The 2020 Formula 1 season never even got its season opener in Melbourne and now, with the global Coronavirus pandemic shutdown in full swing and the first seven F1 races now cancelled, there’s seemingly little chance that F1 will be able to resume until 2021.
However, in lieu of the Bahrain Grand Prix that was scheduled for the weekend just gone, the official F1-sanctioned Virtual Grand Prix series launched its first race, set in a virtual Bahrain GP circuit and rendered by Codemasters’ F1 2019 racing sim. Drivers played remotely, respecting the need for social distancing.
Featuring 20 drivers from the racing world, both real-life and virtual, it was an interesting exercise in whether e-sports can step in for top-tier motorsport. So… how was it?
For one, the driver line up was disappointing – at least if you’re a dyed-in-the-wool Formula 1 fan. Every current F1 driver was invited to participate, but only McLaren’s Lando Norris and Williams F1’s Nicholas Latifi showed up to the virtual Bahrain GP. The rest of the field was a weird mish-mash of semi-recognisable names, test drivers and notable e-sports athletes.
Lewis Hamilton’s half-brother Nicolas (a touring car racer in his own right) was on the Virtual Grand Prix grid, even though his famous bro wasn’t. Meanwhile former F1 driver and F1 announcer Johnny Herbert was there too, as were Mercedes F1 test drivers Esteban Gutierrez and Stoffel Vandoorne.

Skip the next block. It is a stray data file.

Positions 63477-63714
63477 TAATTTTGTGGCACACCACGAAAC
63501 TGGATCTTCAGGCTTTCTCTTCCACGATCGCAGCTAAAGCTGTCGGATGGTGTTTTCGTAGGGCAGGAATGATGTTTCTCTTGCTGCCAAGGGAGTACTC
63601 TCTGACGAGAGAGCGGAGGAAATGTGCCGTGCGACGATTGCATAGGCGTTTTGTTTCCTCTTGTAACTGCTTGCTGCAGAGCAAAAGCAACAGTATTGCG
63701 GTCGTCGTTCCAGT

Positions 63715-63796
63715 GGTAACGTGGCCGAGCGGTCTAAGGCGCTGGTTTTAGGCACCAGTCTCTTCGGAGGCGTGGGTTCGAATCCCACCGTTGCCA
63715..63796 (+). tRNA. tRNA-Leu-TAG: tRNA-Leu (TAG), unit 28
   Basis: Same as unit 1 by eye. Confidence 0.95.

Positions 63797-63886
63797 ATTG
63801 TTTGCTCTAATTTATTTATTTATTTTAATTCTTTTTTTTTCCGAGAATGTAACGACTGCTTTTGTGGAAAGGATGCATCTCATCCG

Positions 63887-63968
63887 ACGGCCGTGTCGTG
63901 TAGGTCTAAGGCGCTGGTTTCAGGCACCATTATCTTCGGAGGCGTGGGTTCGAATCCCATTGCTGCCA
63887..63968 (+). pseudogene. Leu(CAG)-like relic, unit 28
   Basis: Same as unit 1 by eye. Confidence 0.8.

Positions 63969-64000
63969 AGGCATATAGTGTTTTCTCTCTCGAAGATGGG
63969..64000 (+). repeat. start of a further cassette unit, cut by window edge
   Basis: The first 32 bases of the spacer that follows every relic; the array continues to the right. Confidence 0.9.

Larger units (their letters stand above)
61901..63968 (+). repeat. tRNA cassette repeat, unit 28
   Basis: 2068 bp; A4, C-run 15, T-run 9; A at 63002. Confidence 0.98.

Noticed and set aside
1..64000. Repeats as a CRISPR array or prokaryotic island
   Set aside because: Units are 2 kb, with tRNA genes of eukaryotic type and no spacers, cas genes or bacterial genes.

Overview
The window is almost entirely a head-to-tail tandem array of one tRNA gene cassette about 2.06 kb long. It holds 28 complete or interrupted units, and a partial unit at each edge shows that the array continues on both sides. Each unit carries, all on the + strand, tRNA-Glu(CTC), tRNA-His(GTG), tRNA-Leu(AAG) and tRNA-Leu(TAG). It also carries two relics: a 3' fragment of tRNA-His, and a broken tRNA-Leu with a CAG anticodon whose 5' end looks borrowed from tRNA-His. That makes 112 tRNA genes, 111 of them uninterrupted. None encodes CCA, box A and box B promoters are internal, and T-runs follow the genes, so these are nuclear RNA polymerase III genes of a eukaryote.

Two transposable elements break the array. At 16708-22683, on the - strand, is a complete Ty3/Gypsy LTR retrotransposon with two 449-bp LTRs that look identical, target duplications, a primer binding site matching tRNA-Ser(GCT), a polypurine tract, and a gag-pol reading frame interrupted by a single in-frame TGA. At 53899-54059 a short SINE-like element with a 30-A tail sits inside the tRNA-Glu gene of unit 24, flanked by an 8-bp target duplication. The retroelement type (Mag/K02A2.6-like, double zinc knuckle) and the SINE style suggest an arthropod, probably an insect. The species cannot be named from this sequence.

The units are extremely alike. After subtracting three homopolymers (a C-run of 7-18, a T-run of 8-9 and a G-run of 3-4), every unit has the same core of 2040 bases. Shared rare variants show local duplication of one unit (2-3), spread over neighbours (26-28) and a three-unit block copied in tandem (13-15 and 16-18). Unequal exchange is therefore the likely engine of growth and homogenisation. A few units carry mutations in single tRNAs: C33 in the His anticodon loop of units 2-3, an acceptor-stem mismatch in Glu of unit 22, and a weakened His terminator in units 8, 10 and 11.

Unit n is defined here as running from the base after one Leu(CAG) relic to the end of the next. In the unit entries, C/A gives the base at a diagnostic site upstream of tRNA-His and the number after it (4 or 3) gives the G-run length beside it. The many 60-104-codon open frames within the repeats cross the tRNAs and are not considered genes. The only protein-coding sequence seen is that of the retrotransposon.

Liam Payne, a singer from boy band One Direction, was an interesting inclusion, while champion cyclist Sir Chris Hoy and pro golfer Ian Poulter added some extra diversity to the driver lineup just in case it needed it.
Even so, much of the allure of F1 fandom is being able to follow the highs and lows of your chosen teams and drivers – and with those household names being largely missing from the Bahrain round we could forgive F1 die-hards from tuning out.
But how was the racing? We won’t spoil the outcome – and you can watch the whole race in the video above – but things were messy from the very start. Before turn one, even. Aside from what looked like some diabolical lag between the start lights extinguishing and the cars actually moving, it appeared that some network latency issues may have seen Nico Hulkenberg unceremoniously punted right into the pit wall right after race start.
Perhaps a good thing that the damage model was turned down to 50 percent, and the race length was just 14 laps long. Hulkenberg managed to continue.
Almost straight afterward, Johnny Herbert, now safely in first position, displayed a comedic disregard for race rules by ruthlessly cutting corners he came across, earning a penalty for his troubles. In the pre-match banter the (fairly amusing) commentator team reported that Herbert was “apparently at least one Jagerbomb down” before qualifying had even begun, and the man’s driving reflected that at times.
With damage being somewhat inconsequential and nobody’s actual life being on the line, the on-track contact was fairly extreme for an F1 race. Will the next round of the Virtual Grand Prix, set for Vietnam on April 5, see more civilized racing? Will it see a field more heavily populated by actual F1 drivers? Will the organisers be able to work around the not-insignificant fact that the Vietnam street circuit isn't actually available in F1 2019?
More importantly, will you be tuning in to the livestream?